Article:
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Thread: No heat on second floor

  1. #1

    Default No heat on second floor

    I have a forced hot water system and I can't get any water to the second floor. I opened the bleeder valves on the base boards and a little air comes out but not much. My pressure is set at 22 and from the basement to the 2nd floor the distance is about 19'. I followed the supply pipe and noted where the branch goes to the second floor. About 2' from where the branch comes off the supply, the pipe is hot then there is a drain valve and shortly after the pipe is not hot and likely waterless. I have tried combinations of shutting the boiler off, shutting the water supply off, draining but still can't get water/heat to the 2nd floor. Thoughts?

  2. #2
    Network Engineer rmelo99's Avatar
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    Some questions, is this one zone or multiple?

    If it is multiple zones are there multiple circulator pumps or zone valves?

    Any leaks anywhere? If so you may need to add some make up water. Is there an auto-fill valve and if so is the water feed valve open or closed?

    Usually you need to push water up the supply side and purge at the return.

    Come back to us with more info and pics if possible so we can better help.

  3. #3
    Retired Defense Industry Engineer jadnashua's Avatar
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    Are you saying if you open the bleeder valves, if you leave them open, you never get any water out of them?

    Is there a zone valve that isn't opening? They can often be manually opened with a bypass lever.
    Jim DeBruycker
    Important note - I'm not a pro
    Retired Defense Industry Engineer; Schluter 2.5-day Workshop Completed 2013, 2014

  4. #4
    Journeyman & Gas Fitter Doherty Plumbing's Avatar
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    Quote Originally Posted by Ennismj View Post
    I have a forced hot water system and I can't get any water to the second floor. I opened the bleeder valves on the base boards and a little air comes out but not much. My pressure is set at 22 and from the basement to the 2nd floor the distance is about 19'. I followed the supply pipe and noted where the branch goes to the second floor. About 2' from where the branch comes off the supply, the pipe is hot then there is a drain valve and shortly after the pipe is not hot and likely waterless. I have tried combinations of shutting the boiler off, shutting the water supply off, draining but still can't get water/heat to the 2nd floor. Thoughts?
    The height of a closed loop system is irrelevant....

    Just a thought but you may want to reduce the pressure from 22 to about 17psi....

    Sounds like a standard air lock to me! You should bleed the bleeder for a WHILE into a bucket or something (I use a 1 gal. shop vac). You may get some water with a bit of air but there could be a big air bubble behind all of that air/water.

    Bleed each bleeder WHILE the system is hot until you get hot water coming out of the bleeder. If you do this and then still have problems you have other issues!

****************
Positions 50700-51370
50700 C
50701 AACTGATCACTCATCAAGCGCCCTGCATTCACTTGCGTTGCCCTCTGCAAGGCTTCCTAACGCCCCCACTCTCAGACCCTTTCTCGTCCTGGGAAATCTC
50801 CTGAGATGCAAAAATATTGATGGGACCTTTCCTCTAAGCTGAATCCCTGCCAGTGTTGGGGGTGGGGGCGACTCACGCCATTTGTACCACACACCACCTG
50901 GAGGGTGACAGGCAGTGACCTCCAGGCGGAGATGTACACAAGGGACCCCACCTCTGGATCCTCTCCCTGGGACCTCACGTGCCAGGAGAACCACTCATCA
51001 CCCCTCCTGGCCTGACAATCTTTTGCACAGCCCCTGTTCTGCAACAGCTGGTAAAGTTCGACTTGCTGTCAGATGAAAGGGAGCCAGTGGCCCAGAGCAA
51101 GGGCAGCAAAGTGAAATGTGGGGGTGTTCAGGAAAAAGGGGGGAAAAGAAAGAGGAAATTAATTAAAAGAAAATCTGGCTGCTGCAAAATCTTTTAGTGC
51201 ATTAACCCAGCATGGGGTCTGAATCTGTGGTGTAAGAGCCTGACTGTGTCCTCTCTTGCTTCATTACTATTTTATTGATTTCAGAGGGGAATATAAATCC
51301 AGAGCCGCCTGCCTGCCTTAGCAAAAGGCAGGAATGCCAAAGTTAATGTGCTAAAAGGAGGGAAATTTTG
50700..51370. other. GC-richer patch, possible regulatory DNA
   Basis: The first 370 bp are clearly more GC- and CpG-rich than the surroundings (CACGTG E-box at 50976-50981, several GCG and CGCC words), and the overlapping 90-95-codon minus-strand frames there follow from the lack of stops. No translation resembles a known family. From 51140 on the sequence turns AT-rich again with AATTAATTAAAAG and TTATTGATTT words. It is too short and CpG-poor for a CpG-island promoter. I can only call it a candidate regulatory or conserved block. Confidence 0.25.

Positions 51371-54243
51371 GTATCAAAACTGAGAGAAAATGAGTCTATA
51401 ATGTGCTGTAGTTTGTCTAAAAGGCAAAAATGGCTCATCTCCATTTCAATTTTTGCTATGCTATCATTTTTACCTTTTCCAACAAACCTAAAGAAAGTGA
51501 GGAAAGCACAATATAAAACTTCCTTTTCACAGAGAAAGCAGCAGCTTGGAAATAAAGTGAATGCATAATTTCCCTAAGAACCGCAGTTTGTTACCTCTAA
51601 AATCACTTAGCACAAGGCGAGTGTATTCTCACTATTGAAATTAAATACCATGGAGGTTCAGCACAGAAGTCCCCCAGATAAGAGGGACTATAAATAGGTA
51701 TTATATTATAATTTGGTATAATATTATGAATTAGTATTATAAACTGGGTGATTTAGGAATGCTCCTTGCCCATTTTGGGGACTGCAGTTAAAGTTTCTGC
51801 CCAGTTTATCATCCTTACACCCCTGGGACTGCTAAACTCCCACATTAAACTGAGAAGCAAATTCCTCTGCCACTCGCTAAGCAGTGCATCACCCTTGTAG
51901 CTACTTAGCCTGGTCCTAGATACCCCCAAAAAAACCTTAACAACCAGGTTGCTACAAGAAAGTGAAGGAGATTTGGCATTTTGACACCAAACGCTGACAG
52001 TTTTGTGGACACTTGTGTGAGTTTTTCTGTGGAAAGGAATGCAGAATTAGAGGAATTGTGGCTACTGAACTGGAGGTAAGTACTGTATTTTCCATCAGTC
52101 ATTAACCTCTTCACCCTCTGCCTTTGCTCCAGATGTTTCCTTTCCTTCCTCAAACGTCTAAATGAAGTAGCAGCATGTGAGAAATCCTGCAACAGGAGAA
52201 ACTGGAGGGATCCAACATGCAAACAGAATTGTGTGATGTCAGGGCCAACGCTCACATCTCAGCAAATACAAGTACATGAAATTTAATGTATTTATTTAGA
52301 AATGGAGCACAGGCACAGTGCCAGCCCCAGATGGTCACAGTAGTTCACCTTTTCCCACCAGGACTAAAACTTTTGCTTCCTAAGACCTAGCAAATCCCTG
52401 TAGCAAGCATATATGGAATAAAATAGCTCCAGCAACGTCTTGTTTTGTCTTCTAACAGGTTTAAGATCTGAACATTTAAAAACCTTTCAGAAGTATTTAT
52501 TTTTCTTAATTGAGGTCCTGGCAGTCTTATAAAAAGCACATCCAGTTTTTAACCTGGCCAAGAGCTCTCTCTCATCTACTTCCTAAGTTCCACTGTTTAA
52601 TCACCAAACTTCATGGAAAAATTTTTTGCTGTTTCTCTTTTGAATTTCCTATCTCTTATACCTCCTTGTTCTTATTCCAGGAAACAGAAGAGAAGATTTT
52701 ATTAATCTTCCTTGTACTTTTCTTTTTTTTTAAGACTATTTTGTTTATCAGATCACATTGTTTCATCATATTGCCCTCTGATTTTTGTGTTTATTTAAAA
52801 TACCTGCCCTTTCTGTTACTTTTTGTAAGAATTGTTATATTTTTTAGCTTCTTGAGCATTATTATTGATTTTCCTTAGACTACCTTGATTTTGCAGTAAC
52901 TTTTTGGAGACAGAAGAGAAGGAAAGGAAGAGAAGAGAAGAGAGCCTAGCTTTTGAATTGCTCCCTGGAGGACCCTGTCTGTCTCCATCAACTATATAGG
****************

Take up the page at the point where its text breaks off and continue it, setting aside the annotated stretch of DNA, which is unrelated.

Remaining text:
Let me know how it goes!

  5. #5

    Default Update

    Yes, only one zone, one circulator, one thermostat.

    The make up water supply is open and presumably filling the system.

    Still no luck getting water to the second floor...just a little air...then nothing.

  6. #6
    Moderator & Master Plumber hj's Avatar
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    Default heat

    You may be violating one simple rule of physics. If the pressure is actually set at 22' OR 22psi, and the radiation is only 17' above the gauge, AND you do not get water out of the system when you open the bleed valve, then you have found a way to increase gravity INSIDE the system so the water cannot rise to the level of the bleed valves. Either that or you have a bad gauge and the pressure is actually less than you think. I am in favor of the latter cause.

  7. #7
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    I would change the gauge for sure, but I'll bet a whole lot that there is air in the system and getting it out can be a pain. Every system is different. Sometimes there are air bleeders on the radiation or the high point in the piping, other times the system gets purged at or near the boiler or hell, I have even seen purge valves many feet away from the boiler especially if the loop is split. That's what makes explaining how to purge a system so hard to do without being there. I think that the best thing to do at this point is call a heating Tech that knows what he's doing. It shouln't take him more than an hour to purge it out.
    Last edited by Peter Griffin; 12-29-2009 at 07:52 AM.

  8. #8

    Default Problem Solved

    It appears the pressure reducing valve on the make-up water line was not functioning...it was stuck. Anyway, a cleaning of the screen and flip of the lever enabled the system to fill. Everything is operational. Thanks for the reply's and ideas.

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